• Different aftermarket vendors they used for things like leather or sound systems
  • Things they would’ve done differently when buying their car
  • Random tips to help you make your decision on which trim is right for you
  • Special deals in effect from the car maker
  • Insight from the dealers themselves on what they’re trying to get out of a deal

Image by NRMA New Cars


13 Responses to “Buying a New Car: Avoid the Hassle”

  • Joel Says:

    We also have a Subaru Outback, and we endured some shenanigans to get it. The dealer did the old “I have to go talk to the manager to clear this” trick, and left us sitting there for what felt like hours. We had a newborn with us, so we didn’t have endless time. In the end, he wore us down and — while we got a good deal — we didn’t get as much as we could have.

    Thanks for the helpful tips!

  • John Cap Says:

    Just a few thoughts on getting to a fair purchase price:

    I was a bit obsessed with finding the true price the dealer paid for the vehicle, which is (as you pointed out) well below “dealer invoice”. Each manufacturer has different arrangements with their dealer network, so I made a spreadsheet in Google docs (so that I would have it handy when I was at dealers, if needed) to calculate it for each vehicle we were interested in and the configuration we were looking for.

    Things to add and subtract to the dealer invoice to get to their bottom line “cost” include:

    Ad Fee (a cost to the dealer from some manufacturers)

    Holdback (an incentive paid to the dealer by the manufacturer, generally based on MSRP, but not always. Here’s a link that shows the calc by manufacturer: http://www.edmunds.com/car-buying/dealer-holdback/)

    Rebates (these are short term incentive rebates paid by the manufacturer to the dealer, google to find them…these can be large, especially towards the end of a model year, and are NOT the same thing as the manufacturer rebate to the customer)

    The “floor” that any dealer would get to on price to the customer (before tax, title, and license) seemed to be around 1% above this calculated dealer price, which I considered a fair price.

    So, my formula for the price I was seeking was:
    Dealer invoice (destination fee inclusive)
    + Ad fees
    – Holdback
    – Dealer Rebate
    = True Dealer Cost
    x 1.01 (markup) = Fair purchase price

    My calculated “fair purchase price” gave me a good goal to seek when weeding through quotes. Of course, I never revealed this number, just endeavored to reach it.

    Negotiating on price via e-mail with what most of the dealers call their “online manager” was easiest to me, and making sure there was a specific car that they had in stock to negotiate on was key as well, so that they don’t end up saying, “well, I don’t have anything in that configuration, but I do have this one with X option added”. This was all after test drives, etc., were done, of course. And I’m with you on the CarMax idea…it was a good place to drive a bunch of cars quickly and to get a baseline quote for your trade in.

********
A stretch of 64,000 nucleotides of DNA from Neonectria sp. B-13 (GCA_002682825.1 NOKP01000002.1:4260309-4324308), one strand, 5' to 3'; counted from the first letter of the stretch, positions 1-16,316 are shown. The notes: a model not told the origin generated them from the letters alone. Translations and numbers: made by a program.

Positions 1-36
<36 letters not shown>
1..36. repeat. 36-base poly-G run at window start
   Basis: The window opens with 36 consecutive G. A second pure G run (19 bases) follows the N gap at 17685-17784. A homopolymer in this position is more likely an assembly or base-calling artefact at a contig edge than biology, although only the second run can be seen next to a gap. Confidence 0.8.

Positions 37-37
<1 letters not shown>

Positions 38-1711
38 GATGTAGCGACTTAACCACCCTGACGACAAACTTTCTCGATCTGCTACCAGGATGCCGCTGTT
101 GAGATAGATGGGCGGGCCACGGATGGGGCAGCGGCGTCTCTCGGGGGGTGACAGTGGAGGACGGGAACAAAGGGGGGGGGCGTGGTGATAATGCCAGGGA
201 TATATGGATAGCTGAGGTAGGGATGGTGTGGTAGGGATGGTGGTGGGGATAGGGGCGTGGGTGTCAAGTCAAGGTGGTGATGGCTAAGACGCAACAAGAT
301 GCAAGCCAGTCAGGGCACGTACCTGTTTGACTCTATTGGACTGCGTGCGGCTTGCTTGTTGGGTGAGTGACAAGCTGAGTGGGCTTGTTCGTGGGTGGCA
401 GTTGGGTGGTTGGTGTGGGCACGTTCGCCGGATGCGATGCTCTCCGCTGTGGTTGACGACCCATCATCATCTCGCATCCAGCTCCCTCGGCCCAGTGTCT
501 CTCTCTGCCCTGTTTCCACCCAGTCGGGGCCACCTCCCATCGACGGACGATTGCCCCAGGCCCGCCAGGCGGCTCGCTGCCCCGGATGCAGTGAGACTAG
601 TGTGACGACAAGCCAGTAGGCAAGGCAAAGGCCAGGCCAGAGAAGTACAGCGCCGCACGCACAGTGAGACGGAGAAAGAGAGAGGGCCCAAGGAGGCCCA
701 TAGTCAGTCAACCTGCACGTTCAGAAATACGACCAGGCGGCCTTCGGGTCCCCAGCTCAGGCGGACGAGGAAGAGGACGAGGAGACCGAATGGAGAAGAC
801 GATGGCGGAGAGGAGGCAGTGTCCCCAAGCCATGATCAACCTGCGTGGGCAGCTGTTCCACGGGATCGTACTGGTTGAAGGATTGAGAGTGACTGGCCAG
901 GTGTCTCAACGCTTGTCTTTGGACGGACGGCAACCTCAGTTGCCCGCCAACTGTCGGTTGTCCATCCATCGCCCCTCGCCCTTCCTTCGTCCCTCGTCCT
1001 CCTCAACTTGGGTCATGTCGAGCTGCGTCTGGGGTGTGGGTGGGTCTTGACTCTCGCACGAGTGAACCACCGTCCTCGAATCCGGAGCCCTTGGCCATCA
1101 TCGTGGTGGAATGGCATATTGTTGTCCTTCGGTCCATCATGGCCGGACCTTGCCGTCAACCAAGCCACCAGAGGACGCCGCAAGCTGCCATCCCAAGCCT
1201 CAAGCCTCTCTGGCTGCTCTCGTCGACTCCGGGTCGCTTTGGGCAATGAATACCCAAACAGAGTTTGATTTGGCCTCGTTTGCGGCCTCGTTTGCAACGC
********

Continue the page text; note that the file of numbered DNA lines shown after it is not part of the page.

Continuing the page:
Hope that helps add to your excellent tips. By the way, I am a fellow proud owner of a Subaru Outback…so far, so good! Great family car.

  • Mark Miller Says:

    Great advice for the whole car buying process from soup to nuts. After going through the hassle of buying new, we now buy used. We look for cars about 2 years old with low mileage. No hassle, no depreciation when you drive off the lot, and so far no lemons. We bought a new car for our daughter when she got her license because we took advantage for Clunkers for Cash and got an amazing deal. What we forgot about was how expensive registration and insurance are for brand new cars. In hindsight, we wish we would have bought used.

  • Steve Says:

    In hindsight, we wish we would have bought used.

  • Jon Says:

    Test driving and taking the car to a mechanic is really important. I have a close friend who bought a car after test driving it only once, now he regrets it. The car is at the mechanic most of the time !

  • Thomas | MaADD Finances Says:

    Nice tips! Especially test driving and letting them know up front that you are not buying that day. Also by near the end of the month. They seem to be more willing to give better deal to meet there quota.

  • EL @ Moneywatch101 Says:

    Nice tips, I think negotating in general will always help you get a good deal. Many people are too shy to say, is that the best you can do? Give up the pride and hassle back.

  • cashloansonlinefast Says:

    No doubt that cars are the biggest waste of money, but my top concern isn’t mileage, its age. Wiring & sensors make up an overwhelming majority of car problems even when you maintain them well. Some days I can not have my car fail me, so my rule of thumb is to think about trading it in when it gets to 10 yrs old, and someone who needs a 2nd vehicle or around town driver can use up the other half of its life.

  • John @ Wild AboutFinance Says:

    Especially analyze generating and allowing them to know in advance side that you are not purchasing that day. Also by near the end of the 30 days. They seem to be more willing to provide better cope to fulfill there allowance.

  • Sandra Mercier Says:

    Thank you! What an interesting article! Thanks again for sharing!

  • Mathieu Lebrun Says:

    Thank you for your blog, the information is very relevant